Camp Yavapai. (ISharlot Hall Museum/Courtesy, Bate Brothers Studio Collection, PC-1 (IN-Y-2101p)
Originally published Sunday, May 13, 2018 at 06:02a.m.
Many American Indians have been popularized in books, documentaries and provocative motion pictures. The Yavapai Indians, however, have been largely absent from such published or dramatized history. Much of this is the result of a tradition that enabled the Yavapai to survive from prehistoric times to the present—that of preserving their culture within family groups.
Records about the Yavapai are hidden in early Spanish documents where several expeditions recorded their encounter with the Yavapai. Most of these encounters were friendly, as the Yavapai Indians were known by many surrounding Native American tribes as “Cruzados” because of distinctive crosses they wore as items of apparel and body decorations. The cross was a symbol of their “Nation” as early Spanish documents record. This fascinated the Conquistadors and enabled peaceful interactions between them. The Spaniards were looking for valuable silver and gold deposits, and the Yavapai were happy to show them their mines in the Jerome area. The tradition of the cross continued well into the Indian war years, where it was used as a “message stick” to carry information for long distances between Yavapai groups.
Yavapai are people of an ancient culture recognizably here in America for more than 10,000 years. Their oral history, recorded in both song and narrative carefully kept by knowledgeable elders, relates that they have always been here — from “time immemorial.” There are no migration stories, and the Yavapai maiden who survived the “Flood” walked these lands, and her grandson, Skatakaamcha, named the mountains of their landscape, taught healing to the medicine people and cleared the land of many prehistoric predators. These narratives are also documented in Yavapai “libraries,” which are the petroglyphs and pictographs dating to an estimated 8,000 years ago.
In 1900, the Yavapai returned to Prescott, the heart of their homeland, establishing Camp Yavapai on the outskirts of town. Archaeologists track the aboriginal territory of the Yavapai to over nine million acres. Yavapai groups used descriptive landscape names, such as “Wii-guvdtepai” (Granite Mountain People), for the Yavapai-Prescott group to record for posterity where their ancestors called home. The name “Yavapai” refers to a geographical concept—an easterly direction, toward the sun, which has traditional meanings as well. All the groups are Yavapai, but they also have a name describing their area of ancestry within their vast territory. In this way the Yavapai were able to maintain their control of such a tremendous amount of territory.
The evidence of their presence can be found in small scatters of broken stone and distinctive Pai-points knapped by Yavapai hunters. These points rank alongside the most finely-made arrow points found anywhere in the world. It is recorded also that the Yavapai made many of the prehistoric “stone houses” nestled in rock shelters and strategic locations.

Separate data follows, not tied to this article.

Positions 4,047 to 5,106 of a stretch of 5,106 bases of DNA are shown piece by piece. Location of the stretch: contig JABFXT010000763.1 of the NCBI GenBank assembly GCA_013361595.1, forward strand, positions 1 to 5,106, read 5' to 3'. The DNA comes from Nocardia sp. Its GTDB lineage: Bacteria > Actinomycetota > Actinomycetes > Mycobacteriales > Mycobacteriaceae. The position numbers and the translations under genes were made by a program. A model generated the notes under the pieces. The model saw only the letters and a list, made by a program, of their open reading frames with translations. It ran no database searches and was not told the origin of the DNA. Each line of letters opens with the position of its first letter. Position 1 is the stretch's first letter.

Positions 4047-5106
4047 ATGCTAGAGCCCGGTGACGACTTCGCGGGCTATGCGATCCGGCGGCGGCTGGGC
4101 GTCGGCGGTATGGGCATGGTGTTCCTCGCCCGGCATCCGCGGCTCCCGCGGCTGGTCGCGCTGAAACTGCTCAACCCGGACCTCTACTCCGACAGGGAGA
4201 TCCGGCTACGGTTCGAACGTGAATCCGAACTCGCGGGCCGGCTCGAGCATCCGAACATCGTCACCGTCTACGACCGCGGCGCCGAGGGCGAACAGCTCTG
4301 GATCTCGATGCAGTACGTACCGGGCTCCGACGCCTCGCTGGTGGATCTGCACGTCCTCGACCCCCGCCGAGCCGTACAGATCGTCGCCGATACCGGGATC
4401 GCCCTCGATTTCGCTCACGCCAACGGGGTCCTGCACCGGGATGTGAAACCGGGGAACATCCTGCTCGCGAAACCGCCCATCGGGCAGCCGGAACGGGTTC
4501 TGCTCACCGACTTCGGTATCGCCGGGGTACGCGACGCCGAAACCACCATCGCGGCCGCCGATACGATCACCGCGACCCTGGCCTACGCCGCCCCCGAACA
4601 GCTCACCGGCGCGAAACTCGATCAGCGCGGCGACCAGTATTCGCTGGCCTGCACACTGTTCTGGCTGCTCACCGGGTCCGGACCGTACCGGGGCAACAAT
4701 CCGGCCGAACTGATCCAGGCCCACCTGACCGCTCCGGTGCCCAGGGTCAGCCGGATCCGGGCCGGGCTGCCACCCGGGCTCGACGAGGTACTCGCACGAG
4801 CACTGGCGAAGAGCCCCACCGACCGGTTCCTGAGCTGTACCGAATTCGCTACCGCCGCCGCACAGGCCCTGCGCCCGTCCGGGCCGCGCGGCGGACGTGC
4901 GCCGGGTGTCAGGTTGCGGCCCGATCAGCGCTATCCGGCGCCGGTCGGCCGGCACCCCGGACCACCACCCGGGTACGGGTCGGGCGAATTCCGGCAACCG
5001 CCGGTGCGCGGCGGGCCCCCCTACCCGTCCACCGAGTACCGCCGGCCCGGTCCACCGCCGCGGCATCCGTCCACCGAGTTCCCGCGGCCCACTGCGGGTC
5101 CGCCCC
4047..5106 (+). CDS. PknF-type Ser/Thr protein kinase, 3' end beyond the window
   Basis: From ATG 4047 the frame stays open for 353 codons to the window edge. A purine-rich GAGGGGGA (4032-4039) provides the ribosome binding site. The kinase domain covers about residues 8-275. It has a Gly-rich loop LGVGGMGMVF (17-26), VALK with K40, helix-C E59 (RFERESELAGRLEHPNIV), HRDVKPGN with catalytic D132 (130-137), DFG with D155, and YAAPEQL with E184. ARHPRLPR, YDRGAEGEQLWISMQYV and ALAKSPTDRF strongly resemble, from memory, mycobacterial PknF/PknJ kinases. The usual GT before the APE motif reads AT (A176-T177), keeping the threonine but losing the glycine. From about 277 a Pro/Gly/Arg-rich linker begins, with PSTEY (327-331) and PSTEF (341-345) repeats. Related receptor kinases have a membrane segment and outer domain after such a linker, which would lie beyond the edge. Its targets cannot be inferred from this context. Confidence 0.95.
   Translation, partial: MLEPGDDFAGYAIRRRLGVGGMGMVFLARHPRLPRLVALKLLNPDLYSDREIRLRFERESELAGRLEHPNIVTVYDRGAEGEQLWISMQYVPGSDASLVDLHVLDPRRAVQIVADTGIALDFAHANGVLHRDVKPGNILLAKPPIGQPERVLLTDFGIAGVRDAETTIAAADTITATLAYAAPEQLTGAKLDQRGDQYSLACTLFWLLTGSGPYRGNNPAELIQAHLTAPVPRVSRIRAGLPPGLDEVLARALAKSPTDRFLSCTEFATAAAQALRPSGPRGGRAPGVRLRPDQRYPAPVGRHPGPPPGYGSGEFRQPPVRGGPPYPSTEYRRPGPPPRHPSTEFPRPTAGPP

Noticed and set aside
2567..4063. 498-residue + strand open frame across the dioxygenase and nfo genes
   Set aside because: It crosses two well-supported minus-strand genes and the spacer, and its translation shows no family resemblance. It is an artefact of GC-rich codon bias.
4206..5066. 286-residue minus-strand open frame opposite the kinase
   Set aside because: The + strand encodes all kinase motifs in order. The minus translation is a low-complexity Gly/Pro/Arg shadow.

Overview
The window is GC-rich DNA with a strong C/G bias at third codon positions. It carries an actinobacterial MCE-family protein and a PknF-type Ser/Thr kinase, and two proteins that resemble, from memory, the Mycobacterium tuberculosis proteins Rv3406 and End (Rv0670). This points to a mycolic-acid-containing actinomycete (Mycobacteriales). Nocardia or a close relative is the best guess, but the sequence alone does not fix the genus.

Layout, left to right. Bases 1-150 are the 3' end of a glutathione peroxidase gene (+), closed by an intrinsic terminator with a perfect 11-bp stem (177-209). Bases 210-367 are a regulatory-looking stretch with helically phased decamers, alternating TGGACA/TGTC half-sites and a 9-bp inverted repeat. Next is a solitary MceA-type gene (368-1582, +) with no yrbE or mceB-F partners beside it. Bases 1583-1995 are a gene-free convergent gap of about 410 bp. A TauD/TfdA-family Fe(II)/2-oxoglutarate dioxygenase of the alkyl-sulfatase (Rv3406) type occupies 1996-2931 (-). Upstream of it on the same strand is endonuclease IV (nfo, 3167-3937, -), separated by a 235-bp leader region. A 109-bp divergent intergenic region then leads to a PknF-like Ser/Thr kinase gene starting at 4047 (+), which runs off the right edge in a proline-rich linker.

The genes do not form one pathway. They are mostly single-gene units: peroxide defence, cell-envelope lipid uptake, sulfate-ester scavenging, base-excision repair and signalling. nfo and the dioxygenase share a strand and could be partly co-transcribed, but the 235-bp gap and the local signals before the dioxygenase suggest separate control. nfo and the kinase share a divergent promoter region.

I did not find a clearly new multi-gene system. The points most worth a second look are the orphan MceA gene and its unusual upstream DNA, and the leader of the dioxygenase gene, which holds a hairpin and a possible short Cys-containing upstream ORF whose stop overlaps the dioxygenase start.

On their foraging treks to seasonal gathering places, Yavapai took time to make ceramic vessels, which were carefully stored for use when needed for collecting and storing plants as they ripened. They gathered great varieties of plants for food, tools and medicines and cultivated plants normally associated with village agriculture. By cleverly seeding corn and squash in areas they visited in the spring, they would have an additional bounty for the fall hunt. Processed agave, rich in sugar, carbohydrate, calcium and vitamin C, was prized for its nutritional value.
The Yavapai made some of the most beautiful baskets in the world, and examples have been documented as a “Local Legacy” for Arizona in the Library of Congress. Sharlot Hall Museum and the Arizona State Museum are repositories of many beautiful Yavapai baskets, along with major museums across the United States and in foreign countries.
Today’s Yavapai continue their culture through classes for language, traditional basket weaving and pottery. Life-skills classes are often held in the mountains and valleys of their homeland, where traditional structures are lived in and hunting and gathering skills are practiced.
Linda Ogo, Culture Research Director for the Yavapai-Prescott Indian Tribe invites you to join her for a FREE presentation at Sharlot Hall Museum to learn about the culture and history of the Yavapai-Prescott Tribe. Her lecture on Song and Dance of the Yavapai will be on Saturday, May 19, 2018 at 2 pm. in the West Gallery of Sharlot Hall Museum’s Lawler Exhibit Center.
“Days Past” is a collaborative project of the Sharlot Hall Museum and the Prescott Corral of Westerners International (www.prescottcorral.org). This and other Days Past articles are also available at www.sharlot.org/library-archives/days-past. The public is encouraged to submit proposed articles to email@example.com. Please contact SHM Library & Archives reference desk at 928-445-3122 Ext. 14, or via email at firstname.lastname@example.org for information.